Betty wanted a man.
She didn’t have one yet, but she was hoping to meet someone.  She imagined what he would look like and where he would live. How old he was and what kind of job he had.
Then she imagined what he would be like.  The kinds of things he would like to do, his hobbies and all that fun stuff we think about when imagining a mate.
Then her vision stopped short.

“Well, it doesn’t matter anyway” she said hopelessly.
“He wouldn’t want me.  My future husband wouldn’t want a fat wife”

This was an actual conversation I had with a client.  Her name isn’t Betty, but her words are real.

And they’re quite common.

How many times have you imagined that someone will think negatively of you?
How many times have you anticipated, before you even had an actual conversation, that someone will reject you, have unkind words for you or flat out insult you?

Anytime we imagine what another person says to us, it’s really what we think of ourselves. 

That’s because the other person isn’t there.  Those aren’t their words.  Those aren’t their thoughts.
They’re yours.

‘They won’t like me because…’
Is really
‘I don’t like me because…’

We’re rejecting ourselves by proxy.
When we do this it’s another, sneakier, form of beating ourselves up.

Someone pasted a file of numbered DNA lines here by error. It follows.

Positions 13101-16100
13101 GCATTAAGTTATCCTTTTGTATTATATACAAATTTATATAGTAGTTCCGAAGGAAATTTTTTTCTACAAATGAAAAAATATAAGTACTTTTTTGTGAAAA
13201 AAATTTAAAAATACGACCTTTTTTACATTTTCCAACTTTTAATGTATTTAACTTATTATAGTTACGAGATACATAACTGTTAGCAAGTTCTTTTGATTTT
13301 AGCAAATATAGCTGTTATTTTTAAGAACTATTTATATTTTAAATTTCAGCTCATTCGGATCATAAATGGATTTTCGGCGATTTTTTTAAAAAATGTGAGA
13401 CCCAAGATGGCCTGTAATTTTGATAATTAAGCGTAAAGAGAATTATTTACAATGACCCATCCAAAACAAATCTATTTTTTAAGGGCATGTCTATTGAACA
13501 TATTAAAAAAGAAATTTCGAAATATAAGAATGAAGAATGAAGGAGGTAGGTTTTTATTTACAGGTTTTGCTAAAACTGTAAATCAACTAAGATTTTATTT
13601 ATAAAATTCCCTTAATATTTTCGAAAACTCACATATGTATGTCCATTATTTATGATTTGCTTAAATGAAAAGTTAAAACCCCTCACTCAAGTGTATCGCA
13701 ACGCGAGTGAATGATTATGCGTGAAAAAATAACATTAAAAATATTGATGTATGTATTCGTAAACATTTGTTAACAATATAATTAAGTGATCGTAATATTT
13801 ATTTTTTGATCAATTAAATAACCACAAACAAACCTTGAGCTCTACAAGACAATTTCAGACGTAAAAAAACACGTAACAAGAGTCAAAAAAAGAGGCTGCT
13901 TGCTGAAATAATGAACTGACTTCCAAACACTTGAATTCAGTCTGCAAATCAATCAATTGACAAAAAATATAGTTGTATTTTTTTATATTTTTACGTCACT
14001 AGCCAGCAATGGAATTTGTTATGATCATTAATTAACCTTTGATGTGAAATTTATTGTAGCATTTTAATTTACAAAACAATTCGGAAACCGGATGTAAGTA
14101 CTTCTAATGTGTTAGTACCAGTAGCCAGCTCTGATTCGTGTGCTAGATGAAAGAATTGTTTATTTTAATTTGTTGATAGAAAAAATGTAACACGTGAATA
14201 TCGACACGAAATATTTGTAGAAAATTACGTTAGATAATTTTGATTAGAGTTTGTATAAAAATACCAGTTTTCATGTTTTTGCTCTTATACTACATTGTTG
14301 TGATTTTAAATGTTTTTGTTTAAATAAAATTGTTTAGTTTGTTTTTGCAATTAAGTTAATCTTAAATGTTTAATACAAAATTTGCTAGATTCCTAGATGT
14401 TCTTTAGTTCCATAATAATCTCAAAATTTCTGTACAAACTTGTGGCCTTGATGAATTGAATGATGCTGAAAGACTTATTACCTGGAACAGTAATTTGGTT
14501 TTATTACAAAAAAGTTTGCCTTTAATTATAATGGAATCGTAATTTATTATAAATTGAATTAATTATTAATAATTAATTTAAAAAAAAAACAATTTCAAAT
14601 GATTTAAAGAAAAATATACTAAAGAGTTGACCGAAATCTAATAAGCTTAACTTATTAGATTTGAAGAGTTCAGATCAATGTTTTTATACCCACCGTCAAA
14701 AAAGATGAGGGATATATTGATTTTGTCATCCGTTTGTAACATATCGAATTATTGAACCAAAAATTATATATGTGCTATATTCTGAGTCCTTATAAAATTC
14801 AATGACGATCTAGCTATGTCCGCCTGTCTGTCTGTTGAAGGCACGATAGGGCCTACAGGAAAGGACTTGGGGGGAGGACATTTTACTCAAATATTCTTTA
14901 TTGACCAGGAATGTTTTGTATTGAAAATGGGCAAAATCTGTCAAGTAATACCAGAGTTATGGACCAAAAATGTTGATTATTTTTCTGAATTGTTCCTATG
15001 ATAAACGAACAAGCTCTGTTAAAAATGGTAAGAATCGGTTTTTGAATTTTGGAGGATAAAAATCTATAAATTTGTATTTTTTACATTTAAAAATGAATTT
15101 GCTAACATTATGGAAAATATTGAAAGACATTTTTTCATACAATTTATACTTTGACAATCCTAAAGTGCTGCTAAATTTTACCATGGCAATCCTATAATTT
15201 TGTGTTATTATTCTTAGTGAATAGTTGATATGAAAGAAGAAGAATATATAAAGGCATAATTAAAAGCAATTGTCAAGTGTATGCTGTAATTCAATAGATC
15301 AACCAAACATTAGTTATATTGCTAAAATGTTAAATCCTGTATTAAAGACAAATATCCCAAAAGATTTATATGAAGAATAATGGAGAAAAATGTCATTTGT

We think ‘it’s not me saying this, it’s them.  I just know what they’ll say’.

But it’s not them saying it at all.  Especially when the person doesn’t even exist.

Take the other person out of the equation and have an honest look at it.
How do you really feel about it?
What do you make that mean?
What are you afraid will happen if you let yourself feel good about it?

As for Betty, she was objecting to her body.  She hated how it looked and how her clothes fit.
Imagining a man who wouldn’t be attracted to her at that weight was her way of cracking the whip. Not letting herself love her body as it was.
Her future husband wasn’t telling her she was unacceptable, she was telling that to herself.
She was afraid that, if she did love herself, she would never lose the weight.

By exploring these questions, we were able to find that a part of Betty still believed she was unacceptable and unlovable. A belief that made her feel depressed and certainly didn’t inspire any action towards weight loss.

When you have these ‘conversations’, don’t accept what they are saying.

Look at them as an important clue pointing to something you still believe.
By exploring your ‘conversations’, you can reveal negative thoughts that you believe about yourself.

And once you find what you really think, you can start to change it.  
A great first step is to find what you do like and start focusing on that.

For Betty, it turned out there was a lot that she did like about her body.  Her physical strength, her legs, her face.  She loved that she was in shape and could run a 5K.  She loved that her skin was always clear and she had pretty eyes and a warm smile.

Switch your attention to what is working and what you love.  

When you focus on what you love, you will see more of it.
Keep focusing and keep seeing more.

Soon it will be those qualities that are at the forefront.  
And you will feel so much better about it.

When you’re truly in love with something, it doesn’t matter what another person thinks.

So let yourself fall in love. 
Just like Betty did.

Then, if you imagine someone saying something rude,
you can imagine yourself not caring.